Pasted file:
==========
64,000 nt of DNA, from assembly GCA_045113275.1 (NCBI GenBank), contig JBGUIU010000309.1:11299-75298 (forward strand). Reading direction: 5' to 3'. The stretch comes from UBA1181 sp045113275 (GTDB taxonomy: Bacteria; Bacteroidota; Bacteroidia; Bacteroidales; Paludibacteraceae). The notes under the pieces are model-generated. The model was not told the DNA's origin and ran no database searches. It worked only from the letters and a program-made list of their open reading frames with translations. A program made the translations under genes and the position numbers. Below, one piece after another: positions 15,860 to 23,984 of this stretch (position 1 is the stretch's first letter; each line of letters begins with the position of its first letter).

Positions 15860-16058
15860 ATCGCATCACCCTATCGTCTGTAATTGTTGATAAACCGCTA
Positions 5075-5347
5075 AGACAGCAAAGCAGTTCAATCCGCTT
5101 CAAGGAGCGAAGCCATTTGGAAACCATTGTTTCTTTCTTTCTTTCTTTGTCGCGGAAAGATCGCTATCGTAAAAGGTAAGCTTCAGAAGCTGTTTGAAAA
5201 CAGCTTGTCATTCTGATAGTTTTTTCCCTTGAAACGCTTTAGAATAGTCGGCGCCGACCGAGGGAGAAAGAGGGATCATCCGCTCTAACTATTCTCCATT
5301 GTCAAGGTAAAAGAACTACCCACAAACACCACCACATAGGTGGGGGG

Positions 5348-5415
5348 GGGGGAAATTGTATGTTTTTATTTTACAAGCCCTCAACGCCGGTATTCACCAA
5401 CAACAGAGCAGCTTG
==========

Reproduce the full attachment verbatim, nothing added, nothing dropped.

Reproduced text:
64,000 nt of DNA, from assembly GCA_045113275.1 (NCBI GenBank), contig JBGUIU010000309.1:11299-75298 (forward strand). Reading direction: 5' to 3'. The stretch comes from UBA1181 sp045113275 (GTDB taxonomy: Bacteria; Bacteroidota; Bacteroidia; Bacteroidales; Paludibacteraceae). The notes under the pieces are model-generated. The model was not told the DNA's origin and ran no database searches. It worked only from the letters and a program-made list of their open reading frames with translations. A program made the translations under genes and the position numbers. Below, one piece after another: positions 15,860 to 23,984 of this stretch (position 1 is the stretch's first letter; each line of letters begins with the position of its first letter).

Positions 15860-16058
15860 ATCGCATCACCCTATCGTCTGTAATTGTTGATAAACCGCTA
Positions 5075-5347
5075 AGACAGCAAAGCAGTTCAATCCGCTT
5101 CAAGGAGCGAAGCCATTTGGAAACCATTGTTTCTTTCTTTCTTTCTTTGTCGCGGAAAGATCGCTATCGTAAAAGGTAAGCTTCAGAAGCTGTTTGAAAA
5201 CAGCTTGTCATTCTGATAGTTTTTTCCCTTGAAACGCTTTAGAATAGTCGGCGCCGACCGAGGGAGAAAGAGGGATCATCCGCTCTAACTATTCTCCATT
5301 GTCAAGGTAAAAGAACTACCCACAAACACCACCACATAGGTGGGGGG

Positions 5348-5415
5348 GGGGGAAATTGTATGTTTTTATTTTACAAGCCCTCAACGCCGGTATTCACCAA
5401 CAACAGAGCAGCTTG